Laser linewidth is the spectral linewidth of a laser beam.

Two of the most distinctive characteristics of laser emission are spatial coherence and spectral coherence. While spatial coherence is related to the beam divergence of the laser, spectral coherence is evaluated by measuring the linewidth of laser radiation.


History: First derivation of the laser linewidth

The first human-made coherent light source was a maser. The acronym MASER stands for "Microwave Amplification by Stimulated Emission of Radiation". More precisely, it was the ammonia maser operating at 12.5 mm wavelength that was demonstrated by Gordon, Zeiger, and Townes in 1954.[1] One year later the same authors derived[2] theoretically the linewidth of their device by making the reasonable approximations that their ammonia maser

  1. is a true continuous-wave (CW) maser,[2]
  2. is a true four-level maser,[2] and
  3. exhibits no intrinsic resonator losses but only outcoupling losses.[2]

Notably, their derivation was entirely semi-classical,[2] describing the ammonia molecules as quantum emitters and assuming classical electromagnetic fields (but no quantized fields or quantum fluctuations), resulting in the half-width-at-half-maximum (HWHM) maser linewidth[2]

denoted here by an asterisk and converted to the full-width-at-half-maximum (FWHM) linewidth . is Boltzmann's constant, is the temperature, is the output power, and and are the HWHM and FWHM linewidths of the underlying passive microwave resonator, respectively.

In 1958, two years before Maiman demonstrated the laser (initially called an "optical maser"),[3] Schawlow and Townes[4] transferred the maser linewidth to the optical regime by replacing the thermal energy by the photon energy , where is Planck's constant and is the frequency of laser light, thereby approximating that

iv. one photon is coupled into the lasing mode by spontaneous emission during the photon-decay time ,[5]

resulting in the original Schawlow-Townes approximation of the laser linewidth:[4]

Also the transfer from the microwave to the optical regime was entirely semi-classical,[4] without assuming quantized fields or quantum fluctuations. Consequently, the original Schawlow-Townes equation is entirely based on semi-classical physics[2][4] and is a four-fold approximation of a more general laser linewidth,[5] which will be derived in the following.

Passive resonator mode: Photon-decay time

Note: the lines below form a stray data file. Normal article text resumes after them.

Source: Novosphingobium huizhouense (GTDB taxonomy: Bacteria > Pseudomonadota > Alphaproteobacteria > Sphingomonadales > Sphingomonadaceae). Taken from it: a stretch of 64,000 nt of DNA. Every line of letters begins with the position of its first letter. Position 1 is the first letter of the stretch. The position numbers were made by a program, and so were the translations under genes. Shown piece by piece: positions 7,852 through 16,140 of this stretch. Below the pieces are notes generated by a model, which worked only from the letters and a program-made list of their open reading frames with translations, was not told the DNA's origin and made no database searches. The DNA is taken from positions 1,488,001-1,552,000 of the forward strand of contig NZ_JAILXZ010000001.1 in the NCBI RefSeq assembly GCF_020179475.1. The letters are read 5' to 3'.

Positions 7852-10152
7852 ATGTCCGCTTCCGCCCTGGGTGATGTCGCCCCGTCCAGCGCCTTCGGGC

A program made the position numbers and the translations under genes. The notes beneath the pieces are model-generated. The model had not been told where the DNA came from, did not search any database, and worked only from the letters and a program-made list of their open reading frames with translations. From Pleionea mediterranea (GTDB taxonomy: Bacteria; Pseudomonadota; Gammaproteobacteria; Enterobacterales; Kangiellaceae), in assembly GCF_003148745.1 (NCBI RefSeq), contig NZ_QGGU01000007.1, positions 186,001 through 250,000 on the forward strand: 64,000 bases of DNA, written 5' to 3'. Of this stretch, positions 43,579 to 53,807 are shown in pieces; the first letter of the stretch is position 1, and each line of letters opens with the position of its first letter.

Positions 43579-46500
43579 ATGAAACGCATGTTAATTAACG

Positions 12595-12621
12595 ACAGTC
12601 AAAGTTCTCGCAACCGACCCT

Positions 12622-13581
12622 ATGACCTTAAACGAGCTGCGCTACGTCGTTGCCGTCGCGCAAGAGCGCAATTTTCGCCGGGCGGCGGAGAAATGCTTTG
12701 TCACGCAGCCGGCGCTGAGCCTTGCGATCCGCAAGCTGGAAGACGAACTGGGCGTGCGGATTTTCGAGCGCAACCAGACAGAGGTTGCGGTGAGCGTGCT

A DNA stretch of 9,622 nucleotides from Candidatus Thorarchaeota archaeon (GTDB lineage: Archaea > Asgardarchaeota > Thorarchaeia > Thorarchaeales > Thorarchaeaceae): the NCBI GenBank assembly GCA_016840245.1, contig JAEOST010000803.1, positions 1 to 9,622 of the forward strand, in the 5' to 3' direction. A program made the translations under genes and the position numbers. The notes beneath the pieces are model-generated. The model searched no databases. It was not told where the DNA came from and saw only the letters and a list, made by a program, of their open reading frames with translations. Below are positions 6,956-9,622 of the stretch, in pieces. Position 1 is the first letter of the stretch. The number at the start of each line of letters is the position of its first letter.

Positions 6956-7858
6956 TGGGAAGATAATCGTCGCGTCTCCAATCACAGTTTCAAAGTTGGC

We assume a two-mirror Fabry-Pérot resonator[6] of geometrical length , homogeneously filled with an active laser medium of refractive index . We define the reference situation, namely the passive resonator mode, for a resonator whose active medium is transparent, i.e., it does not introduce gain or absorption.

The round-trip time of light travelling in the resonator with speed , where is the speed of light in vacuum, and the free spectral range are given by[6][5]

Light in the longitudinal resonator mode of interest oscillates at the q-th resonance frequency[6][5]

The exponential outcoupling decay time and the corresponding decay-rate constant are related to the intensity reflectances of the two resonator mirrors by[6][5]

The exponential intrinsic loss time and the corresponding decay-rate constant are related to the intrinsic round-trip loss by[5]

The exponential photon-decay time and the corresponding decay-rate constant of the passive resonator are then given by[5]

All three exponential decay times average over the round-trip time [5] In the following, we assume that , , , , and , hence also , , and do not vary significantly over the frequency range of interest.

Passive resonator mode: Lorentzian linewidth, Q-factor, coherence time and length

Besides the photon-decay time , the spectral-coherence properties of the passive resonator mode can be equivalently expressed by the following parameters. The FWHM Lorentzian linewidth of the passive resonator mode that appears in the Schawlow-Townes equation is derived from the exponential photon-decay time by Fourier transformation,[6][5]

The Q-factor is defined as the energy stored in the resonator mode over the energy lost per oscillation cycle,[5]

where is the number of photons in the mode. The coherence time and coherence length of light emitted from the mode are given by[5]

Active resonator mode: Gain, photon-decay time, Lorentzian linewidth, Q-factor, coherence time and length

With the population densities and of upper and lower laser level, respectively, and the effective cross sections and of stimulated emission and absorption at the resonance frequency , respectively, the gain per unit length in the active laser medium at the resonance frequency is given by[5]

A value of induces amplification, whereas induces absorption of light at the resonance frequency , resulting in an elongated or shortened photon-decay time of photons out of the active resonator mode, respectively,[5]

The other four spectral-coherence properties of the active resonator mode are obtained in the same way as for the passive resonator mode. The Lorentzian linewidth is derived by Fourier transformation,[5]

A value of leads to gain narrowing, whereas leads to absorption broadening of the spectral linewidth. The Q-factor is[5]

The coherence time and length are[5]

Spectral-coherence factor

The factor by which the photon-decay time is elongated by gain or shortened by absorption is introduced here as the spectral-coherence factor :[5]

All five spectral-coherence parameters then scale by the same spectral-coherence factor :[5]

Lasing resonator mode: Fundamental laser linewidth

With the number of photons propagating inside the lasing resonator mode, the stimulated-emission and photon-decay rates are, respectively,[5]

The spectral-coherence factor then becomes[5]

The photon-decay time of the lasing resonator mode is[5]

The fundamental laser linewidth is[5]

This fundamental linewidth is valid for lasers with an arbitrary energy-level system, operating below, at, or above threshold, with the gain being smaller, equal, or larger compared to the losses, and in a cw or a transient lasing regime.[5]

It becomes clear from its derivation that the fundamental laser linewidth is due to the semi-classical effect that the gain elongates the photon-decay time.[5]

Continuous-wave laser: The gain is smaller than the losses

The spontaneous-emission rate into the lasing resonator mode is given by[5]